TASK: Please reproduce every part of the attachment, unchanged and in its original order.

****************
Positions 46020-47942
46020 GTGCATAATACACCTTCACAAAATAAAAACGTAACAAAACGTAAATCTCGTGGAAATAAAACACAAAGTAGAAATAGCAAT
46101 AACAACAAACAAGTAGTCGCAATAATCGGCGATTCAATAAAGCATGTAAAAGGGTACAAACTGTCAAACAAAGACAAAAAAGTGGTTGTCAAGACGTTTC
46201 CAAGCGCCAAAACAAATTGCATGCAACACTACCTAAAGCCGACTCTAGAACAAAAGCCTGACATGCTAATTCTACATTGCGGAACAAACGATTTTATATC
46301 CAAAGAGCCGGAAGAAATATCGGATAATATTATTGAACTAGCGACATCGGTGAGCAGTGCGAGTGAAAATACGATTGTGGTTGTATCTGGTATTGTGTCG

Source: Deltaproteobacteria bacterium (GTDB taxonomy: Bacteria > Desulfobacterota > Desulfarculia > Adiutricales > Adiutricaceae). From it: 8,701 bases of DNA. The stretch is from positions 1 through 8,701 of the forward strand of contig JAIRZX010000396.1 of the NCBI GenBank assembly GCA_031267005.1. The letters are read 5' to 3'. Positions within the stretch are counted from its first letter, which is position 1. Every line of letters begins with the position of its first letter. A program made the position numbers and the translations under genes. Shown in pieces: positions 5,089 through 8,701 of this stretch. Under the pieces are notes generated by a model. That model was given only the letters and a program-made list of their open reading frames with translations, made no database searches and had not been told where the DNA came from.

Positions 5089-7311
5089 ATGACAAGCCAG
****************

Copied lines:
Positions 46020-47942
46020 GTGCATAATACACCTTCACAAAATAAAAACGTAACAAAACGTAAATCTCGTGGAAATAAAACACAAAGTAGAAATAGCAAT
46101 AACAACAAACAAGTAGTCGCAATAATCGGCGATTCAATAAAGCATGTAAAAGGGTACAAACTGTCAAACAAAGACAAAAAAGTGGTTGTCAAGACGTTTC
46201 CAAGCGCCAAAACAAATTGCATGCAACACTACCTAAAGCCGACTCTAGAACAAAAGCCTGACATGCTAATTCTACATTGCGGAACAAACGATTTTATATC
46301 CAAAGAGCCGGAAGAAATATCGGATAATATTATTGAACTAGCGACATCGGTGAGCAGTGCGAGTGAAAATACGATTGTGGTTGTATCTGGTATTGTGTCG

Source: Deltaproteobacteria bacterium (GTDB taxonomy: Bacteria > Desulfobacterota > Desulfarculia > Adiutricales > Adiutricaceae). From it: 8,701 bases of DNA. The stretch is from positions 1 through 8,701 of the forward strand of contig JAIRZX010000396.1 of the NCBI GenBank assembly GCA_031267005.1. The letters are read 5' to 3'. Positions within the stretch are counted from its first letter, which is position 1. Every line of letters begins with the position of its first letter. A program made the position numbers and the translations under genes. Shown in pieces: positions 5,089 through 8,701 of this stretch. Under the pieces are notes generated by a model. That model was given only the letters and a program-made list of their open reading frames with translations, made no database searches and had not been told where the DNA came from.

Positions 5089-7311
5089 ATGACAAGCCAG